You don’t have to hide the fact that you’re repurposing content. You can draw attention to it without fear of reprisal. Talk about how things change, explore the “why” and you’ll be able to cover new ground that went unnoticed in your original webinar.

Change Formats

Remember when we talked about how you can take 10 webinars and turn it into 30 or 40 different pieces of content?

That all boils down to changing up the format of the types of content you create.

There’s this common misconception out there that the word content only applies to written copy. Nothing could be further from the truth.

There are a number of ways that you can change up the format of your old webinars to make them into something completely new.


Of course, first up you’ve got written blog content. Turn your online work timer on, take your old webinars, and put them into a narrative.

By creating a quality piece of written content you’re able to engage the reader with a powerful hook and then pull them down the page by effortlessly taking them on a journey through both the body and the story of your page.

Remember, when writing a piece of content, you have to have a clearly defined angle so that the reader isn’t left guessing as to your intentions.

While written content is some of the most common to produce, it’s also probably the hardest medium to keep a prospect engaged on. It’s easy for someone to tune you out when they’re just reading. That’s why you have to go that extra mile to keep them moving down the page.

Pro tip: when repurposing webinars into written blog posts, and once you’re done, don’t just dump them all at once and on the same day.

20 posts in a day won’t impress anyone, neither readers nor Google, and you just blew 3-months of content worth.

Instead, use a calendar management plugin like Strive to space them out to give breathing space to your readers, and yourself publishing fodder for the time to come.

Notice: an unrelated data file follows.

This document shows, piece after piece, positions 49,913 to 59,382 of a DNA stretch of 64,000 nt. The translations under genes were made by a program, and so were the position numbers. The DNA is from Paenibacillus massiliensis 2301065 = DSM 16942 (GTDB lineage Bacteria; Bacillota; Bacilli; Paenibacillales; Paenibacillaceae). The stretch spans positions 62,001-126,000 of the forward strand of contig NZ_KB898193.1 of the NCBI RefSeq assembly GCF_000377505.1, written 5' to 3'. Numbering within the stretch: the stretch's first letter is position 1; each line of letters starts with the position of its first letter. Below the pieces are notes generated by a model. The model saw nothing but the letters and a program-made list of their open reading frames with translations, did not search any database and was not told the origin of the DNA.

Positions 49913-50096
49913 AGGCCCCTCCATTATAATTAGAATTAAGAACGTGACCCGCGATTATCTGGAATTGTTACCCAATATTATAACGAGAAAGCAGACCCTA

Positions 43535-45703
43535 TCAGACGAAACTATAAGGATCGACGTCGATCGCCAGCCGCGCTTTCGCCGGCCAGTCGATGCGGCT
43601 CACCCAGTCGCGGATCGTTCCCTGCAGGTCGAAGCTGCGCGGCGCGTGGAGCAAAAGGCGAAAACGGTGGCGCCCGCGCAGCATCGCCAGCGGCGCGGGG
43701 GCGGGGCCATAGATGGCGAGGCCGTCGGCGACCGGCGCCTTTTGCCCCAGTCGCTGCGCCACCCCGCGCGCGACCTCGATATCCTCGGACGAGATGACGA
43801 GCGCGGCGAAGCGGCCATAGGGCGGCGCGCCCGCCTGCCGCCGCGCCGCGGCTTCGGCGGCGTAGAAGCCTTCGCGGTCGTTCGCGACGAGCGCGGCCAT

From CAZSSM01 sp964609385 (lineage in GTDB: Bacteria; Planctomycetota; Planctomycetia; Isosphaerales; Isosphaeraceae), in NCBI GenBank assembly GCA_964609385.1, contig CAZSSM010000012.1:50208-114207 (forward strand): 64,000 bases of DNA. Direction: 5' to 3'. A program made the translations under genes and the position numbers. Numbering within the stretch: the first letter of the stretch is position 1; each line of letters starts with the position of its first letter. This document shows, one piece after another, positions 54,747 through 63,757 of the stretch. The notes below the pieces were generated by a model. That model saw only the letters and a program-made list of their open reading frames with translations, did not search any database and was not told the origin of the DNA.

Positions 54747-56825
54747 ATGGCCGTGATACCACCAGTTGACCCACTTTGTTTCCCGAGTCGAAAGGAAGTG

When you create a YouTube video out of your old webinars, you’re reaching an audience that can be easily engaged.

(Image Source)

Remember, YouTube is the world’s most popular video streaming website and the second most popular social platform after Facebook. That means everyone and their mother is trying to get attention there, so you really have to make your video stand out.

Production quality is the key to separating yourself from the pack. Add some music and some impressive visuals (you can use Biteable’s free video editing tools) if you want to attract and retain an audience.

Of course, it’s not all about pretty pictures and mood music. Remember, YouTube is owned by Google. That means it can be optimized with keywords much the same as a piece of written content.


Do you have a podcast?

If you do, awesome! If you don’t, start one.

It’s relatively cheap to do, and it’s an incredible medium. What’s more, you can use those old webinars as subject matter for your podcast episodes! Create a bullet-pointed list of the information contained within the webinar.

Don’t script yourself, whatever you do. People can always tell when someone is reading from a piece of paper, and that’s the antithesis of what podcasting is all about.

Podcasting is talk radio, and people want to hear authenticity in the podcasts they listen to. While it’s a great idea to have notes, you want to discuss your information in an informal manner. That’s why you definitely need to have a co-host. That back-and-forth exchange is the lifeblood of a podcast.

But how many people can you reach with podcast content?

Much like written blogs, quite a lot if you put in the work.

(Image Source)

As you can see in the image above, the podcast industry gets bigger every year. Of course, that means you’re going to have a lot of competition.

You’ll need attractive podcast artwork (you can hire a graphic designer freelancer off Twine for a one-time gig, or you can get some free stock photos here, and get cracking);

and you also need to promote your show.

Social sharing is a great way to do this. Your podcast should have a social media presence. Make sure you’re going on Facebook live, making an Instagram post for new episodes (use hired help if you need to), and tweeting with hashtags to promote upcoming episodes of your show.